Book Review: Wings of Olympus by Kallie George

39855066._SY475_Wings of Olympus

Kallie George

4/5 stars

Release Date: March 5, 2019

Publisher: HarperCollins

Purchase: Amazon | Book Depository | Chapters/Indigo.ca | B&N | Kobo

Synopsis:

Take flight with Pippa and her winged horse in this heartfelt two-book series about a young girl who must win the hardest race in ancient Greece in order to stay with her closest friend.

This new series from acclaimed author Kallie George is perfect for horse lovers and fans of Greek myths alike!

High on the slopes of mighty Mount Olympus, among the sun-splashed meadows and sparkling waters, glide the winged horses of the ancient gods. Here up high is normally no place for a lost, parentless girl like Pippa. But once every hundred years, the gods and goddesses descend to the mortal realm to choose jockeys for their winged horse race—and Pippa is one of the lucky children chosen to ride.

With her undersized, impetuous winged steed, Zephyr, by her side, Pippa has to confront the greatest challenge of her life: achieving victory in a race across the sky.

No one expects Pippa and Zephyr to win, or even finish, this death-defying race. A poor orphan who’s spent her life working in stables, Pippa doesn’t seem to belong in the world of the gods. And while she loves Zephyr with all her heart, he’s smaller than the other winged horses racing. But if Pippa and Zephyr don’t find a way to win, the gods will separate them—forever.

To stay with Zephyr, Pippa will have to work harder, train longer, and dare more bravely than her competition. In a race filled with petty, jealous gods and goddesses and a host of ruthless riders, Pippa must prove that love is greater than might.

This stirring adventure series by beloved author Kallie George is perfect for fans of the Percy Jackson books and The War That Saved My Life.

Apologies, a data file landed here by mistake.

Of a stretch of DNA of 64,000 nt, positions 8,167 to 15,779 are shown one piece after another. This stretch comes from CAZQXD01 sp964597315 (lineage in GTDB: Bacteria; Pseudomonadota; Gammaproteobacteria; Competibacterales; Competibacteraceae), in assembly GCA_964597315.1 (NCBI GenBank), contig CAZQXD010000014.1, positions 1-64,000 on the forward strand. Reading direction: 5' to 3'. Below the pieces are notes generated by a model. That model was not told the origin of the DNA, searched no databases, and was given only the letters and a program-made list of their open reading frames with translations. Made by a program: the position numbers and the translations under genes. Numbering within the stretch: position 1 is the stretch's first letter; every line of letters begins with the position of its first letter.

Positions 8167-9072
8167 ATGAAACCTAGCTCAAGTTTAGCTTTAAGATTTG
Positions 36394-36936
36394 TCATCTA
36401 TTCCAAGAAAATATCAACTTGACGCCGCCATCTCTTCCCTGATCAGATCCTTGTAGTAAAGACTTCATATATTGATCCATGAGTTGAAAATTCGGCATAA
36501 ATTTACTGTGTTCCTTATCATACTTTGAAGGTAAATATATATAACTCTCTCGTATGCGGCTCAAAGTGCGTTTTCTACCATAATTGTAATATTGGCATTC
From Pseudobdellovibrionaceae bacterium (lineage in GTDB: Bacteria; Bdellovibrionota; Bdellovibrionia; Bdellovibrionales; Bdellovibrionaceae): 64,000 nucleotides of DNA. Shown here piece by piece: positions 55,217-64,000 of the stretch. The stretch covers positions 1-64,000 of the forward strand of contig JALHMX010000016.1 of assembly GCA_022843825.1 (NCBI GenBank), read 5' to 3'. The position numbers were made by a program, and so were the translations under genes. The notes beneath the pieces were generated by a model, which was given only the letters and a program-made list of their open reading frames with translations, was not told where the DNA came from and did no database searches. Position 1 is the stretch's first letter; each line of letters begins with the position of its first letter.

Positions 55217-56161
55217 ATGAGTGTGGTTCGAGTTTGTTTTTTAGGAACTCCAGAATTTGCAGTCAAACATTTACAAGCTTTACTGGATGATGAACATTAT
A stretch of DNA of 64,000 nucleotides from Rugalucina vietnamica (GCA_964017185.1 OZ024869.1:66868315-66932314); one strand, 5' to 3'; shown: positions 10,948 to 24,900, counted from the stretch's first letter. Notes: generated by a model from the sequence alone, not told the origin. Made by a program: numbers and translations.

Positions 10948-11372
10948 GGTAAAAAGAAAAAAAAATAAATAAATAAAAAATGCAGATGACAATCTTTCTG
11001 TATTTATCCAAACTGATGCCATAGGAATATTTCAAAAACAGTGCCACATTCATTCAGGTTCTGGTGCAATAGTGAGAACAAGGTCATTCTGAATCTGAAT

Review:

WINGS OF OLYMPUS by Kallie George is a charming, middle grade novel that readers will immediately connect with. I saw parts of myself in the protagonist, Pippa, and her winged steed, Zephyr. I fell in love with this novel very quickly and it’s exactly the kind of thing I loved to read as a child. It combined two of my favourite things – horses and Greek myths. I am avidly awaiting the next instalment of this series!

This novel is set in Ancient Greece, on Mount Olympus. Once every hundred years, twelve children are chosen as riders, to participate in a winged horse race. A race of the gods and goddesses. The winner gets to stay on Mount Olympus as a demigod, and their winged horse becomes Zeus’ new steed.

“Aloft wings beat and feathers fly, hark the horses of the sky!”.

Pippa is an orphan, a foundling with no knowledge of her parents and family, and forced to rely on the pity and generosity of others. I immediately connected with Pippa. Her surprise and self doubt at being chosen, at perhaps even winning such a grand race, was something I’ve felt before. She soon works to overcome those doubts, to win so that she can stay with Zephyr forever. Pippa’s love for Zeph, and his for her, was incredibly strong!

I did have a few problems with the novel. Secondary and minor characters turned out to be flat and cliche. Many would immediately hate or distrust Pippa, way too easily and without any solid reasoning behind it. I assumed it was because she’s a foundling and I guess that’s bad for Ancient Greek society? But it was never explained why foundlings are bad or useless, not even by the very characters who held these opinions. I could assume why because I already have some knowledge of Ancient Greece. However, the reader should not have to draw on their own knowledge, the author needs to provide that on the page. This mostly happened at the beginning, so I think the author might’ve been trying to get the reader to quickly like and connect with Pippa. I liked Pippa but not because minor characters hated or ignored her.

The novel also could’ve had more female characters. The gods and goddesses served as patrons for their riders and horses. Half of these patrons were goddesses but only two riders were female. I think we need to be critical of things like this, especially when it comes to children’s literature.

Overall, it was an incredibly, entertaining novel and I’m excited to read the sequel! I loved most of the riders and horses, and I hope I get to read about them again. There were a couple plot twists near the end that I never saw coming and it made me love the book even more. I did not see that ending coming but it was absolutely perfect. I recommend WINGS OF OLYMPUS for MG readers who love animals and Greek myths!

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